Model Photography

Lighting the scene

Professional photographers make use of sophisticated and expensive lighting equipment when taking pictures indoors (studio flashes, reflectors, filters,...). No need to get such an equipment for our purpose ; good results can be obtained by using common lighting appliances. But remember that the final result will be very highly dependent on the care taken to light the scene. Thus, it is a matter not to be overlooked.

The first idea that comes to mind is to use a flash, since it's indoor photography. This is not a good idea as a flash does not produce a natural lighting but rather is a pinpoint light source that will produce heavy shadows, hiding many of the details in the scene. Besides, a flash will perfectly illuminate the foreground, but the background will be much darker as light intensity decreases proportionally to the square of the distance.

What we are looking for is a natural lighting, just like the one that is found outdoors, provided by the sun which illuminates everything evenly, or almost, with soft shadows as light reflects everywhere.

The technique to use, called "bounce lighting" consists in indirectly lighting the scene so as to obtain a soft, natural light.

To do that, gather all halogen lights that you can find at home. The more, the better. I personnally use 2000W of halogen lamps to take my model photos - gets hot ! Natural lighting comes from above. So point all your halogen lights at the ceiling of the room (assuming it is white) and you'll get a nice, soft reflected light on your scene with very little or no shadow at all. Now, you want to create some shadows so that the scene comes to life. To do that, use the last halogen light that remains and place it at a 4-6ft distance from the scene, pointing at the scene. Then move this light around until you get the shadows where you feel they look better and you are all set.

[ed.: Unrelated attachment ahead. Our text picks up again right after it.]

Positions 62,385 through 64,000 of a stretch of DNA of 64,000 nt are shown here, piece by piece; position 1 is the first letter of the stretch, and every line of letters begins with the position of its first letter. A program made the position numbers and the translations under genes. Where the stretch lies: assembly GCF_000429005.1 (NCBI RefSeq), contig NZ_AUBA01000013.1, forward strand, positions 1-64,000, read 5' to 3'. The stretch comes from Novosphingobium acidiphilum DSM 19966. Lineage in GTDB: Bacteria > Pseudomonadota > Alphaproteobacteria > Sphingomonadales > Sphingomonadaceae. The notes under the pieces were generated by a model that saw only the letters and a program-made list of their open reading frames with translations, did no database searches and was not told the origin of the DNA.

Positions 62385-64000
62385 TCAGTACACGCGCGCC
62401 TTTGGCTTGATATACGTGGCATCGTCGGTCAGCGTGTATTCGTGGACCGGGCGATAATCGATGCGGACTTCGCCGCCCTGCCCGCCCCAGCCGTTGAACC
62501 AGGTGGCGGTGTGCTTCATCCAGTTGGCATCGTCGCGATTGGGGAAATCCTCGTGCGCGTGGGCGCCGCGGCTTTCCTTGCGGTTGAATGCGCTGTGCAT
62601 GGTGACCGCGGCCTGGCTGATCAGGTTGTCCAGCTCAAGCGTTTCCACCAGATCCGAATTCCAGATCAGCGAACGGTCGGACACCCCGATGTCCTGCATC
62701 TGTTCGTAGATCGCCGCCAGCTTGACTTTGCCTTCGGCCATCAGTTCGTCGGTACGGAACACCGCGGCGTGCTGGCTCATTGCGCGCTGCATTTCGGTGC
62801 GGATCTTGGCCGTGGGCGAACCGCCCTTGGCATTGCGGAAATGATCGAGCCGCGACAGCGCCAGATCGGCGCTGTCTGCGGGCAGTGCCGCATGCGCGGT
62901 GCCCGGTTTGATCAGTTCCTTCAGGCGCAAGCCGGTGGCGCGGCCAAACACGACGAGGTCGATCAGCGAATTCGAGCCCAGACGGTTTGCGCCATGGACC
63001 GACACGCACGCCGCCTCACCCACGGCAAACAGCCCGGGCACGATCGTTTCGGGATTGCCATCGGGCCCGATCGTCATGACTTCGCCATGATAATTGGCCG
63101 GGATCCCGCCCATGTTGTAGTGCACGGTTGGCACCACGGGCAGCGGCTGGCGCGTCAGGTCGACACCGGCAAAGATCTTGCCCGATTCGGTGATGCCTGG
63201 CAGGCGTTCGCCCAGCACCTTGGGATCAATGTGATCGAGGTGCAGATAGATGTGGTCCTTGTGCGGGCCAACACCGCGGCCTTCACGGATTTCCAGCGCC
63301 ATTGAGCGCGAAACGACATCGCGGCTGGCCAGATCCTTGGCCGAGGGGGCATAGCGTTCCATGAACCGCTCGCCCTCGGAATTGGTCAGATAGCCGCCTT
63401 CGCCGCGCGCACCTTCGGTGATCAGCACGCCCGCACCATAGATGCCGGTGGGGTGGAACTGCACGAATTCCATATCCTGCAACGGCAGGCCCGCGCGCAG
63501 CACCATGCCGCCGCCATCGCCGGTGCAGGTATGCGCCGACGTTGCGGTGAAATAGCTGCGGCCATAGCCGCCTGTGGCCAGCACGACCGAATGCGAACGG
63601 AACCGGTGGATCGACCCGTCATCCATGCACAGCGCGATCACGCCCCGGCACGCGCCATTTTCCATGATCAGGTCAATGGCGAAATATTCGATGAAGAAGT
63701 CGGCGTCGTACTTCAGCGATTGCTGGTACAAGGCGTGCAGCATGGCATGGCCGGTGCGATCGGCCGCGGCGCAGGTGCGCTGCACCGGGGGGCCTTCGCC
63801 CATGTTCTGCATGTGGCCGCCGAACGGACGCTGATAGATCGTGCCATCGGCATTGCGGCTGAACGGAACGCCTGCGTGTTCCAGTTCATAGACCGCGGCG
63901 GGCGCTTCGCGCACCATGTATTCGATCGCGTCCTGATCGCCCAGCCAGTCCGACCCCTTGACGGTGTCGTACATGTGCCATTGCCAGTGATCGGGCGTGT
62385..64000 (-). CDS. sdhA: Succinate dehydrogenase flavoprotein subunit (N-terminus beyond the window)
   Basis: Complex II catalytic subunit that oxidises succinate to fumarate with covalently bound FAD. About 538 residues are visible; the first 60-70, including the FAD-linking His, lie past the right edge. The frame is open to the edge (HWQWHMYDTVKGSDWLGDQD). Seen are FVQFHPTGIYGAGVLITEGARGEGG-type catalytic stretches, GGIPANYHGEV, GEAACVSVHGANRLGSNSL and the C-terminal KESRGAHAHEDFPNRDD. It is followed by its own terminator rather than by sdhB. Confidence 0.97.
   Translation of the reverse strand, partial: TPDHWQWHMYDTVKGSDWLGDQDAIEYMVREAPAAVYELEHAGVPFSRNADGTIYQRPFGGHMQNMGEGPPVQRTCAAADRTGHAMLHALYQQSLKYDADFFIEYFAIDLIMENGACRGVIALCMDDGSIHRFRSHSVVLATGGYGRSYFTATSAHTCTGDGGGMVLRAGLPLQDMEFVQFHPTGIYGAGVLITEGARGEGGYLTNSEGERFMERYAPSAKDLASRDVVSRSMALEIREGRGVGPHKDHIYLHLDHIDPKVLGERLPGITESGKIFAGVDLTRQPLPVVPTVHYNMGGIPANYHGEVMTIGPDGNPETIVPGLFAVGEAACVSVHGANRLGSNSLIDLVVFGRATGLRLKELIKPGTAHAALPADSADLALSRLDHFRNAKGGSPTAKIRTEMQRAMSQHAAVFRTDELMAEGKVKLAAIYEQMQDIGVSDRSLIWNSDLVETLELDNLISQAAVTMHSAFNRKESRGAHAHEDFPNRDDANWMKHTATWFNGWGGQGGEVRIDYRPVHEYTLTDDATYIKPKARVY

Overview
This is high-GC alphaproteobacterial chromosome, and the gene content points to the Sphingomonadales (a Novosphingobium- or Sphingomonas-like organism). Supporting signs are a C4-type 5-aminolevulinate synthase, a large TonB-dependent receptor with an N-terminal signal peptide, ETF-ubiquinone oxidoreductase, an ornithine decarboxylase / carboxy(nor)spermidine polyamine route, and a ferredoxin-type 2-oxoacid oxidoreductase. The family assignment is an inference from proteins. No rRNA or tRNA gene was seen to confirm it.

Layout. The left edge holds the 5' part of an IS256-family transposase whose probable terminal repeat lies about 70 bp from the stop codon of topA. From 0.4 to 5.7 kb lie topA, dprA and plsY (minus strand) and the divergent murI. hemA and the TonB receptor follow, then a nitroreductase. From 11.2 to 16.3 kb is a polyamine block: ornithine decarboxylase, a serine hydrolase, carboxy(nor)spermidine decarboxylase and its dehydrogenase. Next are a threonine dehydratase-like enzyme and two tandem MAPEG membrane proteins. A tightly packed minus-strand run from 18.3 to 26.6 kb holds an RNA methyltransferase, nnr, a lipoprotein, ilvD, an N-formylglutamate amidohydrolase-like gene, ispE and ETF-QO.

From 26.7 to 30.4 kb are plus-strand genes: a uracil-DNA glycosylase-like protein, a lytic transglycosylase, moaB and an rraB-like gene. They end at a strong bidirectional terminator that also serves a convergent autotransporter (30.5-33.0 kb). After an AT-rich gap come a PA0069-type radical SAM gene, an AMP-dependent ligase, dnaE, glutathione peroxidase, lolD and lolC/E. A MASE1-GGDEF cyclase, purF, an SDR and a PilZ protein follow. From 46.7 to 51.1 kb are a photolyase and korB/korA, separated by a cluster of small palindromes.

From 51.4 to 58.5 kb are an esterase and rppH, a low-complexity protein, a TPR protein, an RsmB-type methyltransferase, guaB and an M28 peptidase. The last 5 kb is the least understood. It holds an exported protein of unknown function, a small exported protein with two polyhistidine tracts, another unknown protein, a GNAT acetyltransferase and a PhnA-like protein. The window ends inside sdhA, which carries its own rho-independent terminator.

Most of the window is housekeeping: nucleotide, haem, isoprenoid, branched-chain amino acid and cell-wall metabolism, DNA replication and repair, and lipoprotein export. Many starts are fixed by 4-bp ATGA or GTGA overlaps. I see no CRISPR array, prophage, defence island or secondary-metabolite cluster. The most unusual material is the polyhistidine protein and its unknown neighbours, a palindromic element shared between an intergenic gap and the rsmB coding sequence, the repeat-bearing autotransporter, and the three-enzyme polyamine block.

The photo at right shows a typical lighting setup that I use for taking pictures of my layout. The 500W lights are ordinary halogen lamps while the 1000W light is an old halogen movie flood light.

A word of caution : halogen lights heat a lot. Keep them far away from your plastic models if you don't want to see them melt, even if the intensity of light is slightly decreased and you need to increase exposure time.

Now is the time to load your camera with a film and take pictures.

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Page created by Jean-Louis Simonet
Last update : 03/07/2000
© 2000, Jean-Louis Simonet